It is clear that Marvell does not have enough time to love the lady properly, and the language and structure of the poem creates an overall humorous and fun attitude towards love. ‘Sonnet,’ however, uses a structure and vocabulary that explores the unconditional great depth of Elizabeth Barrett-Browning’s true love. It is apparent in the sonnet that she has all the time in the world for her husband. As a result, ‘Sonnet’ has a more serious, religious and romantic attitude towards love compared to fun ‘To His Coy Mistress.’
“And we shall have the music of the spheres for bridal march” These three poems represent three couples who seem completely different because of the way they want to show their love but also alike. “The Flea” is an example of the stereotypical desire for physical love, “A Woman to Her Lover” is an example of a woman who is expecting this stereotypical love but yet wants true and holy love. Finally “A Valediction: Forbidding Mourning” is an example of this pure and great love that does not have physical needs, the love that the woman in “A Woman to Her Lover” wants.
He has tried so hard to show her that he has the attitude and love that will make her happy. The poet is basically saying that the persona is in love with this 'coy mistress' and he will try anything for her to fall in love with him. The poet talks about there being not enough time to think about the proposal but to take a risk and run with the feelin... ... middle of paper ... ... end of the poem by its intensity. Marvell is clearly in control - of himself and of the reader, Browning is at the mercy of her emotions. The Coy Mistress is undoubtedly an amazing poem and it seems like whatever you think or feel you can still agree with his way of thinking and his constructive way of using wit, amusement and passion shows how strong he felt about his mistress.
While “They Flee From Me” portrays men as the victim to women and their deviousness, “Amoretti” takes an opposing turn from how most poetry of that time wrote about love by celebrating it in a positive and joyful way. “Amoretti” was a change and very different from most writings about love which expressed either death or dismay and Spencer talks about it as the most joyful experience . Because of this it’s safe to say no one dies, is severely depressed, overcome with jealousy, or vengeance. The inspiration for “Amoretti” is Spenser’s experiences obtaining his wife and the love tale between the two before their marriage. These poems provide thoughts and visions of love as exciting, joy-filled, and most importantly a pleasure to be in.
This use of language and focus causes Auden's poem to be very negative, while Browning's remains positive, even in light of death. Both narrators are deeply in love with the men that the poems are about. The narrator in Auden's poem conveys what this man means to her by comparing him to impossible things, such as "my North, my South, my East and West" (line 9). Browning's narrator also expresses this sentiment by saying "I love thee to the depth and breadth and height / My soul can reach" (lines 2-3). Here the authors part in their use of language.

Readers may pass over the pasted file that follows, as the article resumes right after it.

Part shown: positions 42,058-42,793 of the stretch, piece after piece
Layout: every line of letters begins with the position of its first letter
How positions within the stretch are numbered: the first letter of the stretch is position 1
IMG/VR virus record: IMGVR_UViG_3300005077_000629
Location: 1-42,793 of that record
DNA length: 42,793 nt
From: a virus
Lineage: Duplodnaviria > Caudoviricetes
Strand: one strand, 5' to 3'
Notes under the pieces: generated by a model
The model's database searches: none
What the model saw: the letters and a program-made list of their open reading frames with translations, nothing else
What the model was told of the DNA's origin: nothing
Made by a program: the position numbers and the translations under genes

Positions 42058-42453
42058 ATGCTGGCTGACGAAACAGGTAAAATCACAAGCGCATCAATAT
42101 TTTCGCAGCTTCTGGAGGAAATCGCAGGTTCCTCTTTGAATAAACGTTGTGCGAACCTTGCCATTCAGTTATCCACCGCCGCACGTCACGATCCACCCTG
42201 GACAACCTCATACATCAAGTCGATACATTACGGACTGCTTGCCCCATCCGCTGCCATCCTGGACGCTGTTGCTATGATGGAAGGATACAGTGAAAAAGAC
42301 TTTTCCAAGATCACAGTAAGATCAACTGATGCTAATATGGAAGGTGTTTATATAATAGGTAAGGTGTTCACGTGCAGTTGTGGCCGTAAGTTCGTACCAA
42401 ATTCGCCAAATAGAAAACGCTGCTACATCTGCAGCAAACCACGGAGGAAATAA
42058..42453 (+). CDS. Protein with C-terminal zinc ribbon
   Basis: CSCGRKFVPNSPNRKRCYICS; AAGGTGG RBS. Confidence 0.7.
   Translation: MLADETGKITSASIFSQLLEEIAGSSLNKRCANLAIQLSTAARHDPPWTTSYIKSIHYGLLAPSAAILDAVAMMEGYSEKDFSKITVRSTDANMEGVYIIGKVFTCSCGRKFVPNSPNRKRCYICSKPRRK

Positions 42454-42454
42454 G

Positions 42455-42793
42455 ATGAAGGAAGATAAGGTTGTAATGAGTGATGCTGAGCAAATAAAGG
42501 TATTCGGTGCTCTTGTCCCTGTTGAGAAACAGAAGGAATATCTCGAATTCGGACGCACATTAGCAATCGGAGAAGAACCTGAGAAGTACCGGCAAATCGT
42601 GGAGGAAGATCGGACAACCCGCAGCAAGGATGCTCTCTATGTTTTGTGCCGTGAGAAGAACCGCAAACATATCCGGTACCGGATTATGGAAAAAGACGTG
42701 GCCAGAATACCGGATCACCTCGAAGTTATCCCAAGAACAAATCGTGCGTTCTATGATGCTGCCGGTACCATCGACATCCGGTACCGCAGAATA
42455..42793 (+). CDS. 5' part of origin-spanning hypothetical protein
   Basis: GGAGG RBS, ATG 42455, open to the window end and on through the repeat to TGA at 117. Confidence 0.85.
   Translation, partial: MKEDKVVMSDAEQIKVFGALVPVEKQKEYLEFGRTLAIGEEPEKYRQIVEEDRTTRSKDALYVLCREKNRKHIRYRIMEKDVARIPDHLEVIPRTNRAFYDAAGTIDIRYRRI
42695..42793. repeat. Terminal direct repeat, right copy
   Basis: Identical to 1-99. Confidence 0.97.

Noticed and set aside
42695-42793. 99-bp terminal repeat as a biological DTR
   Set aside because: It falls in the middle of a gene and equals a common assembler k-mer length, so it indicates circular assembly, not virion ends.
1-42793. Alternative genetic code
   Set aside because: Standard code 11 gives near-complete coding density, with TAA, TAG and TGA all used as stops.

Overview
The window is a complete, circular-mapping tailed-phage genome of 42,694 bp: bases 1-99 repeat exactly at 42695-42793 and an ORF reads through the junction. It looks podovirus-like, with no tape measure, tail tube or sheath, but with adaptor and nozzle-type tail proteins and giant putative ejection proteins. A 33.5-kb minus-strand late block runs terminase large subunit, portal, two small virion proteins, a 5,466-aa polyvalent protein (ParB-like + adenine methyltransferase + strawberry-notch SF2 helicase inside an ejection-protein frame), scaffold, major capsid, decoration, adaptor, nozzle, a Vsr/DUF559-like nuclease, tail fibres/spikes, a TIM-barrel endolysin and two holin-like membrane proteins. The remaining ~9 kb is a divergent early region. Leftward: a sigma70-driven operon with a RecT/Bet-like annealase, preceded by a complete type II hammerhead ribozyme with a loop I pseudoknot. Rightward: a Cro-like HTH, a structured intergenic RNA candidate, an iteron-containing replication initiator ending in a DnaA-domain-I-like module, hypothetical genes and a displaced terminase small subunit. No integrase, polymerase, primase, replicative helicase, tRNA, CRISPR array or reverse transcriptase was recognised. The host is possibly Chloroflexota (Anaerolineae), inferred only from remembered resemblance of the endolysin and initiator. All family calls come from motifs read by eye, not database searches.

Silvius reflects the behavior of the courtly lover, who is capable of the most foolish actions for the sake of his beloved, and who suffers the pangs of unrequited love and the abrupt separation from his lady. His only concern is love and, although he is uneducated, his language is lofty, poetic, and artificial when he speaks in praise of Phebe. Indeed, both Phebe and Silvius speak in elaborate verse in order to comply with the courtly love conventions. In their courtship, Silvius praises her virtues and begs for the slightest sign of affection, and Phebe scorns and rejects him all along.
Despite the different eras in which they were written, T.S. Eliot’s The Love Song of J. Alfred Prufrock centers on a theme of love and rejection similar to that in Robert Browning’s The Last Ride Together. In The Love Song of J. Alfred Prufrock, it is unclear whether Prufrock is really in love with the person he is speaking to in the poem, and this reflects the sensibilities that came with modernist poetry. Prufrock is afraid of rejection, and is on the edge about whether or not to confess his love. In The Last Ride Together, it is clear that the speaker is eternally in love with the person he is addressing, which actually rejects typical beliefs of the Victorian era, since the Victorians believed in chaste marriage before true love.
For example in the last line she says ‘I shall but love thee better after death’ Barrett Browning uses the hyperbole to show romantic love. The love is so strong in this poem it can almost become unrequited love as she almost idolizes this person. Barrett Browning tries to measure her love for this man. The use of repetition of ‘I love thee’ may give a tedious tone to this poem but it really emphasizes her point. As her love in this poem is so large to explain she compares it to situations showing strength or other emotions such as joy, but even sadness is involved from the reference of tears.
And Remember show a different way of love. I think that the poem with the most realistic interpretation is Remember because many people that love each other say, ‘Remember me when I am gone away’ and love each other when they live in different countries or when they are apart from each other. Each poem shows a different way of love. Porphyria’s Lover is a violent way of love and the writer is trying to show that how much the man does just for the woman to love him. In the poem How Do I Love Thee?
The Norton Anthology of American Literature.. Gen. ed. Nina Baym. Shorter 8th ed. New York: Norton, 2012. 2111.